lovedoesnthavetohurt

Do you give silent films your own soundtrack?

8 posts in this topic

3 hours ago, lovedoesnthavetohurt said:

I mean, when watching versions of them which are flat-out silent and have no instrumental background, like is often the case with public-domain silent films on Wikipedia.

No. Actually I do the opposite. On films that have musical accompaniment, I mute the sound. To me, a silent film should be just that-- silent. The focus should be on the image, not on what someone else thinks the sounds should be.

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These days the silents I happen to catch are screened against a large blank wall inside a gastro-pub or wine bar or suchlike. There's the noise and chatter of the crowd and of course the music on the speakers as chosen by the bartenders.

Although I haven't been there in some time (and it might now be closed) Upper Manhattan once had a cocktail bar called 'Silver...' (something). 'Silver Screen'? and not only were there continuous looping silents projected, the entire lounge interior was done in 1930s glam art-deco style. It was really something. There's another similar one in GVil.

And in my university town I used to attend a swing dance bar which really went all out; people actually showed up in zoot-suits, women with pleated skirts and elbow-length gloves. Real swing dancing right before my very eyes.

Just happened to recall this whilst composing this post. The venue eventually burned down. :(

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I listen to whatever soundtrack comes with the film. These movies were usually done with accompaniment and that is the way I watch them. It does annoy me however when composers add completely different music that does not flow with the film. Sometimes the soundtrack used for the film shown on TCM will be too much and I mute it. I prefer when the soundtrack is something soothing and calm like Grieg, Bizet or other romantic era composers that are often selected from.

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It depends on the movie. Late-period silents were often exhibited with specific musical accompaniment intended by the filmmakers, including some original compositions. This often came in the form of sheet music that was sent along with the prints, but sometimes it included a phonograph cylinder or record.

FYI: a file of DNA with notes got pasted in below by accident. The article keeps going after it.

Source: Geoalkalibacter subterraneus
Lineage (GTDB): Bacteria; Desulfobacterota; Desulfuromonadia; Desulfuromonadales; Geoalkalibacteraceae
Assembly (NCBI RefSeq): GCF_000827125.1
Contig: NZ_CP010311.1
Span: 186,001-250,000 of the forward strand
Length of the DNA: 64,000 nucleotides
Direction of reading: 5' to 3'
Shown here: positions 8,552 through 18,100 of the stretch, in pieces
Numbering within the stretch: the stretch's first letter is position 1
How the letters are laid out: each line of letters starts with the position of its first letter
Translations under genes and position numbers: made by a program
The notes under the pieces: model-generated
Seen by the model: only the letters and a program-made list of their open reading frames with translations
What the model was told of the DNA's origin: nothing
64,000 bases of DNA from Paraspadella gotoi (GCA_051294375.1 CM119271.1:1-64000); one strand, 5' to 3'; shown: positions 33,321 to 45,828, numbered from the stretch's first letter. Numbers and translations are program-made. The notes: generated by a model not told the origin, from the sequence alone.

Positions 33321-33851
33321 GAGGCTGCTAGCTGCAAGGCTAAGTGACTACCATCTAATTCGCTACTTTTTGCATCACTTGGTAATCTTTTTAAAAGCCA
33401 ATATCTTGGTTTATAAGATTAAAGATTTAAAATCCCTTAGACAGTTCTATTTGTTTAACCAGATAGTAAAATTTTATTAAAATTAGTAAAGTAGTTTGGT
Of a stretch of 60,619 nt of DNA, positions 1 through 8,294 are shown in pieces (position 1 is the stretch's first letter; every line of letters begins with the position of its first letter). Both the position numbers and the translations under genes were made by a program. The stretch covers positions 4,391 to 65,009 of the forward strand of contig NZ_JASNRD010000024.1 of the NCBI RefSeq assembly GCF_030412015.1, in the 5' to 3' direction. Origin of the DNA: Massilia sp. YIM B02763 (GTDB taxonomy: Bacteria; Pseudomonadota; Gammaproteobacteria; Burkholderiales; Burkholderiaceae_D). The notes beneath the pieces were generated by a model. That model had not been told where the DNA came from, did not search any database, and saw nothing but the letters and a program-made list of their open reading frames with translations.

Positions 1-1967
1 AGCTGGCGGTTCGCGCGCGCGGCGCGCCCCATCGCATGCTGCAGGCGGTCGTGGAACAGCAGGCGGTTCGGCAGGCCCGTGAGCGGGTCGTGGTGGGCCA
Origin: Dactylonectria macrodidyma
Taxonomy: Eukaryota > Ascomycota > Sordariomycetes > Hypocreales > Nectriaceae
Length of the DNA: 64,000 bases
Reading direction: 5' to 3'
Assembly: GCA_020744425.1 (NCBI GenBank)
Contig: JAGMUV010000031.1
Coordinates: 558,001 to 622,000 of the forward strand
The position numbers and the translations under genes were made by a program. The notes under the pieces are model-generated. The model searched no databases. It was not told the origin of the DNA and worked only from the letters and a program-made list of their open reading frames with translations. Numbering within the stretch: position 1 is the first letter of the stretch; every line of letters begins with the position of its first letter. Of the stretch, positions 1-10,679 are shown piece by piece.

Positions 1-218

Silent films were very rarely actually shown silently. There was almost always at least a live piano accompanist, and often a 3-piece musical group, or even larger depending on the venue and the showing. Other theaters used phonographs to provide music, and later sound effect tracks that were sent with the print. 

Many silents available now use generic, public domain music that is often irritating and/or repetitive. If that's the case, I'll mute the sound and listen to something appropriate to the film.  

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Chaplin composed music for many of his films and his are probably my favorite themes/ soundtracks from the silent era. I never watch them with any public domain score and I don't even like the Gold Rush re-release with a jazz score.

 

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Sometimes I mute the sound on a film made during the sound era. Something well-known like GONE WITH THE WIND and watch it as a "silent" film. Getting rid of the sound helps me concentrate on the images. I think the most interesting sound films are the ones made by directors like King Vidor who started in silents and understood the power of the image. THE FOUNTAINHEAD is a great example of something that plays very well without the soundtrack.

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Most of the silents I've seen on TCM have musical accompaniments that enhance the visuals.  Piccadilly (1929) has a jazzy score that fits perfectly. The Freshman (1925) also.  TopBilled mentions King Vidor, and The Crowd (1928) is another case of the soundtrack adding rather subtracting. 

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